sleight-of-hand magic as an opening act for many of the bands. One of
the bands, The Grateful Dead, loved his act and hired him to do their
So, the young man headed west to San Francisco and worked with the
Dead. During that time, he met Merl Saunders, the keyboardist best
known for working with Dead guitarist Jerry Garcia on his side
projects. For about 32 years, Boots was Saunders' tour manager. It
was during one of those tours that Saunders played a gig at
Mishawaka, the musical mainstay on the river just up the Poudre
Canyon. He fell in love with the place, and during the course of
several stops, fell in love with his wife, who worked at the Mish.
(She's affectionately known in these quarters as Mish Chris).
The couple make their home in the Poudre Canyon with her kids. He has
two grown children from his first marriage.
Few people living in Northern Colorado would be able to stack up with
Boots in the number of names he's met in the music business, maybe
with the exception of the Cajun fiddler Doug Kershaw, who makes his
home in Greeley. Boots, a harmonica aficionado, has played with
Kershaw, Dark Star Orchestra, Warren Haynes, Bob Weir and the like.
During his time in the Bay Area, because he had a house and a yard,
after Janis Joplin's death, he inherited her Great Pyrenees dog.
And for a while in the 1980s, Boots ran a successful security firm,
which led him to be the security guard for Simpson, Brynner and
others. He used to drive horses, which allowed for appearances on
'70s TV shows like "Hart to Hart" and "McCloud." In the late '70s and
early '80s, he also had earned a chef's certificate, the basis for
his career now.
He's lived a diverse life, and his self-description is a hodgepodge
of diversity: "I'm a white, Asian, Buddhist Jew raised by a black woman."
"I attribute all this diversity to being the son of Odetta."
Odetta wasn't a pop star, so her name doesn't jump off the page to
the casual music listener. But to fans of folk and blues music, she
was a legend, an icon. Her career had incredible staying power, with
a Grammy nomination in 1963 for "Odetta Sings Folk Songs," to a
nomination in 2005 for "Gonna Let It Shine." Her public relations
resume sent out by her manager is 31 printed pages, and includes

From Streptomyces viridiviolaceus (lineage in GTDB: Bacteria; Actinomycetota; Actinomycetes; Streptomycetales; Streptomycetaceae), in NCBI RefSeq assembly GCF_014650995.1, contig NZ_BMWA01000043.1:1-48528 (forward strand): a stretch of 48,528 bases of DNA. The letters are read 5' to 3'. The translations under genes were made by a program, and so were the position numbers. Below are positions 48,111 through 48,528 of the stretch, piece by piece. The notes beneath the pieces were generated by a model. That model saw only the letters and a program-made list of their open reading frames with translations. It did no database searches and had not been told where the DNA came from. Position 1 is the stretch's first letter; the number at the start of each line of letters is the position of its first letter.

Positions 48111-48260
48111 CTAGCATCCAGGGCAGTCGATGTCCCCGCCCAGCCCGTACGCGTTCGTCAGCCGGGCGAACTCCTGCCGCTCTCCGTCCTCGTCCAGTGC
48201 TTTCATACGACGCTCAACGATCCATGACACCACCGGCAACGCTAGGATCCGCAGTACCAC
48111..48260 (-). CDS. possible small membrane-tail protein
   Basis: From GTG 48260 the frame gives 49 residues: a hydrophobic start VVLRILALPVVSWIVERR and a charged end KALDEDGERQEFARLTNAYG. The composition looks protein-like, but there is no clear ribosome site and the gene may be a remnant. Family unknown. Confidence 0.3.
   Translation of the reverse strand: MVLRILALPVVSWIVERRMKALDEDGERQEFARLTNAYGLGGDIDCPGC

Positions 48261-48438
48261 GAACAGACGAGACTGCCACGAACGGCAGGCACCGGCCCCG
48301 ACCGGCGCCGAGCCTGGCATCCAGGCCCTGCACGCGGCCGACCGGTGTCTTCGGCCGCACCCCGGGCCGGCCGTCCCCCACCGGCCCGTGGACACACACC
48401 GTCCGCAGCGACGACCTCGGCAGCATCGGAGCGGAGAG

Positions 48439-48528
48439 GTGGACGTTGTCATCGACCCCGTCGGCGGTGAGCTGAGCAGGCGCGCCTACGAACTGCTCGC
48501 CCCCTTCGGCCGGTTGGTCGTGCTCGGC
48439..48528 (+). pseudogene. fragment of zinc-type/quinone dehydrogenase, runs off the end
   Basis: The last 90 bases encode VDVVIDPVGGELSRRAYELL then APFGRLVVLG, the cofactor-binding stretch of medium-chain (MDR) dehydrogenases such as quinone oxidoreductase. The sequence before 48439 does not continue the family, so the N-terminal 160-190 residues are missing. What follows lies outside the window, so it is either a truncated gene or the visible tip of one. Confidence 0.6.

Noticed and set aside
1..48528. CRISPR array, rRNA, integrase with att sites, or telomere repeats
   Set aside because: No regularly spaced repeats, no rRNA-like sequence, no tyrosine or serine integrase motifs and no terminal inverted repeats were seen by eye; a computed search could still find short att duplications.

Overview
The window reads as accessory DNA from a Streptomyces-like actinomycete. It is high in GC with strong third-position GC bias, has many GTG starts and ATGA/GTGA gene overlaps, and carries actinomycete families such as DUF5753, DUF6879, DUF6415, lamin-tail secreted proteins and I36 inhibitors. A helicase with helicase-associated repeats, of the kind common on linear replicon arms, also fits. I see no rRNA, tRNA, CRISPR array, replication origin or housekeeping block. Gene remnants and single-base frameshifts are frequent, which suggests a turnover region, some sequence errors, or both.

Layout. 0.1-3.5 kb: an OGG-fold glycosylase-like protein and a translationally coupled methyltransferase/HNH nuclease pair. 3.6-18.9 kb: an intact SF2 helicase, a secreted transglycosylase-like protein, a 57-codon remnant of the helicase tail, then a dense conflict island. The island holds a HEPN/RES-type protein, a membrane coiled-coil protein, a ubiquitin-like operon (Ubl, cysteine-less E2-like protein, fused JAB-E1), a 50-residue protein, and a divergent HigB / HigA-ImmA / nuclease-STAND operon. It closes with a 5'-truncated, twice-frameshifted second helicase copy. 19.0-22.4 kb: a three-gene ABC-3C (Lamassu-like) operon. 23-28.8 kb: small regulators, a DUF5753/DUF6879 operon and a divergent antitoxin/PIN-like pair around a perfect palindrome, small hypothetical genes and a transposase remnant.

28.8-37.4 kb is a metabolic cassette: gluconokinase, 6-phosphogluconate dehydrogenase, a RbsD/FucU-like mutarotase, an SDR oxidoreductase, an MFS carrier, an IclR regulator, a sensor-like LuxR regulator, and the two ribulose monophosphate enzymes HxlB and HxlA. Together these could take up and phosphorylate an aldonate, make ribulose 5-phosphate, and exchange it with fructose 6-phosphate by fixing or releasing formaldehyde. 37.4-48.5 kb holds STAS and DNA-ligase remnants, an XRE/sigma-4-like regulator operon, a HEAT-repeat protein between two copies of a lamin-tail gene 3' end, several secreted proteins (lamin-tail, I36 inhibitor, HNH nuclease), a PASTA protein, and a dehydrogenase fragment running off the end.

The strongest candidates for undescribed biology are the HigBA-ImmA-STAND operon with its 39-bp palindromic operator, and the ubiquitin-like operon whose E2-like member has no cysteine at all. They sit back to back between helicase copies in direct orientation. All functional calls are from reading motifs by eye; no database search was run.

quotes and references from a Who's Who of the entertainment, literary
and political worlds.
Rosa Parks is said to have gained strength from her songs; Martin
Luther King Jr. anointed her the "Queen of American Folk Music"; and
she influenced everyone from Bob Dylan to Joan Baez.
Harry Belafonte and Maya Angelou are scheduled to speak at her
She died Dec. 2 in New York of heart disease. Boots was with her that
final week. Her goal was to get out of the hospital and perform at
President Obama's inauguration. She hadn't been officially invited,
but there's little question that had she lived, one would have been
Odetta was one of the strongest voices during the Civil Rights
Movement in 1960s and beyond. "As a civil rights activist, she was
very strong," Boots said.
Her last performance was given from a wheelchair, of course to rave
reviews, Boots said.
On Sept. 10, 2001, Boots performed with Odetta at a gig just a few
blocks away from the World Trade Center. He woke up with her in her
apartment on Sept. 11 and watched the carnage along with the rest of the world.
"That changed a lot. We got much closer after that," he recalled.
Despite all he had done in show business, Boots said he has a shy
streak in him. He recalls the time Odetta asked him to play harmonica
on one song, "Bourgeois Blues," during a performance at the Lincoln
Center in New York. This was the big time, and waiting in the wings,
he was nervous as could be.
It's her voice that the world will remember. For Boots, her son, it
will be her smile.
"When she would walk on the stage and smile, she would have control
of everyone in the building," he said.
When she turned to look at him, telling him it was time to go on, she
smiled. He walked on to the stage as calm as could be.
"Her smile was the best damn sedative you could get."